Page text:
Backing up a project

Creating a backup of all relevant data involves exporting all important information, then restoring into a new project.

Currently, a OKD project back up and restore tool is being developed by Red Hat. See the following bug for more information:


  1. List all the relevant data to back up:

    $ oc get all
    NAME         TYPE      FROM      LATEST
    bc/ruby-ex   Source    Git       1
    NAME               TYPE      FROM          STATUS     STARTED         DURATION
    builds/ruby-ex-1   Source    Git@c457001   Complete   2 minutes ago   35s
    NAME                 DOCKER REPO                                     TAGS      UPDATED
    is/guestbook         latest    2 minutes ago
    is/hello-openshift   latest    2 minutes ago
    is/ruby-22-centos7   latest    2 minutes ago
    is/ruby-ex            latest    2 minutes ago
    dc/guestbook         1          1         1         config,image(guestbook:latest)
    dc/hello-openshift   1          1         1         config,image(hello-openshift:latest)
    dc/ruby-ex           1          1         1         config,image(ruby-ex:latest)
    NAME                   DESIRED   CURRENT   READY     AGE
    rc/guestbook-1         1         1         1         2m
    rc/hello-openshift-1   1         1         1         2m
    rc/ruby-ex-1           1         1         1         2m
    NAME                  CLUSTER-IP       EXTERNAL-IP   PORT(S)             AGE
    svc/guestbook    <none>        3000/TCP            2m
    svc/hello-openshift    <none>        8080/TCP,8888/TCP   2m
    svc/ruby-ex    <none>        8080/TCP            2m
    NAME                         READY     STATUS      RESTARTS   AGE
    po/guestbook-1-c010g         1/1       Running     0          2m
    po/hello-openshift-1-4zw2q   1/1       Running     0          2m
    po/ruby-ex-1-build           0/1       Completed   0          2m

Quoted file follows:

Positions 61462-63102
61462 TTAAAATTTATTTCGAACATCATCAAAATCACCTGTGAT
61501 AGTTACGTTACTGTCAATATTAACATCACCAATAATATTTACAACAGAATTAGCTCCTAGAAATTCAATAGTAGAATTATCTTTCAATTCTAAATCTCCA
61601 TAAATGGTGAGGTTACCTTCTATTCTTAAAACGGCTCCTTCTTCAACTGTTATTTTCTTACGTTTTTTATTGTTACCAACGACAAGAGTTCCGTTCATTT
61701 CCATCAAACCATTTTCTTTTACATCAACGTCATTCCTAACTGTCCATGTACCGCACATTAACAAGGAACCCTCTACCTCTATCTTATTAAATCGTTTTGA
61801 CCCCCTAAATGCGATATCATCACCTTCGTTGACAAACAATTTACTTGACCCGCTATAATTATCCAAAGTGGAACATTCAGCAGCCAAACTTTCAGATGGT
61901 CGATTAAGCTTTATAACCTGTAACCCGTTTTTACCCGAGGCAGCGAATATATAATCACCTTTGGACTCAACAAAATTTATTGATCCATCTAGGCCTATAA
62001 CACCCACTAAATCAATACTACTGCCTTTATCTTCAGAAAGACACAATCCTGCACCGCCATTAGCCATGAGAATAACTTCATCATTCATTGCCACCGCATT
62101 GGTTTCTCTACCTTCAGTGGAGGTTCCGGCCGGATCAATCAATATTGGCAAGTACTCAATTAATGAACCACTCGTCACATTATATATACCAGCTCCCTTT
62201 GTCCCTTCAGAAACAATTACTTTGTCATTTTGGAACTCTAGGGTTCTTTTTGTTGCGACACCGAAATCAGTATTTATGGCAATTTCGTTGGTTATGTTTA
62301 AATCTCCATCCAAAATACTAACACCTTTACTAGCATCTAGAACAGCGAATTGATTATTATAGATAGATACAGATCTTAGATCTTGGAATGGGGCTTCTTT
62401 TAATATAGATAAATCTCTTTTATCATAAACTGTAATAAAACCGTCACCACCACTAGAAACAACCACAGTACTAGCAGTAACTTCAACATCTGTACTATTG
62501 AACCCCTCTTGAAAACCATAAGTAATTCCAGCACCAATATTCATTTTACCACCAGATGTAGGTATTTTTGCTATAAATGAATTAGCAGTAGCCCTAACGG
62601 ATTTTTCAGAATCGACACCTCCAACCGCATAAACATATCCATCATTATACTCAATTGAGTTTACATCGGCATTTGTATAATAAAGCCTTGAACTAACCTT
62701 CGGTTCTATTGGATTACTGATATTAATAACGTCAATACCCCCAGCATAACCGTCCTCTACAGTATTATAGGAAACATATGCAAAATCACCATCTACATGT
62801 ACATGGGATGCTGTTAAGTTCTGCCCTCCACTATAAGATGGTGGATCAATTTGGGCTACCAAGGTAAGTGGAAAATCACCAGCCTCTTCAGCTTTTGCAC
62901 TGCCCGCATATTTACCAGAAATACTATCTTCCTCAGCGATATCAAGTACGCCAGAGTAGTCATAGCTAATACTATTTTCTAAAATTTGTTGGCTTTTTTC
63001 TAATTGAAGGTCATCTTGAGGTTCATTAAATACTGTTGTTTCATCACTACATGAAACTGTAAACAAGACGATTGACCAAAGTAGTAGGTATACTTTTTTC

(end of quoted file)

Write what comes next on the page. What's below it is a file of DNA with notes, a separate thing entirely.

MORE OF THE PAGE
po/ruby-ex-1-rxc74           1/1       Running     0          2m
  2. Export the project objects to a .yaml or .json file.

    • To export the project objects into a project.yaml file:

      $ oc get -o yaml --export all > project.yaml
    • To export the project objects into a project.json file:

      $ oc get -o json --export all > project.json
  3. Export the project’s role bindings, secrets, service accounts, and persistent volume claims:

    $ for object in rolebindings serviceaccounts secrets imagestreamtags podpreset cms egressnetworkpolicies rolebindingrestrictions limitranges resourcequotas pvcs templates cronjobs statefulsets hpas deployments replicasets poddisruptionbudget endpoints
      oc get -o yaml --export $object > $object.yaml
  4. To list all the namespaced objects:

    $ oc api-resources --namespaced=true -o name
  5. Some exported objects can rely on specific metadata or references to unique IDs in the project. This is a limitation on the usability of the recreated objects.

    When using imagestreams, the image parameter of a deploymentconfig can point to a specific sha checksum of an image in the internal registry that would not exist in a restored environment. For instance, running the sample "ruby-ex" as oc new-app centos/ruby-22-centos7~https://github.com/sclorg/ruby-ex.git creates an imagestream ruby-ex using the internal registry to host the image:

    $ oc get dc ruby-ex -o jsonpath="{.spec.template.spec.containers[].image}"

    If importing the deploymentconfig as it is exported with oc get --export it fails if the image does not exist.

Restoring a project

To restore a project, create the new project, then restore any exported files by running oc create -f pods.json. However, restoring a project from scratch requires a specific order because some objects depend on others. For example, you must create the configmaps before you create any pods.


  1. If the project was exported as a single file, import it by running the following commands:

    $ oc new-project <projectname>
    $ oc create -f project.yaml
    $ oc create -f secret.yaml
    $ oc create -f serviceaccount.yaml
    $ oc create -f pvc.yaml
    $ oc create -f rolebindings.yaml

    Some resources, such as pods and default service accounts, can fail to be created.

Backing up persistent volume claims

You can synchronize persistent data from inside of a container to a server.

Depending on the provider that is hosting the OKD environment, the ability to launch third party snapshot services for backup and restore purposes also exists. As OKD does not have the ability to launch these services, this guide does not describe these steps.

Consult any product documentation for the correct backup procedures of specific applications. For example, copying the mysql data directory itself does not create a usable backup. Instead, run the specific backup procedures of the associated application and then synchronize any data. This includes using snapshot solutions provided by the OKD hosting platform.


  1. View the project and pods:

    $ oc get pods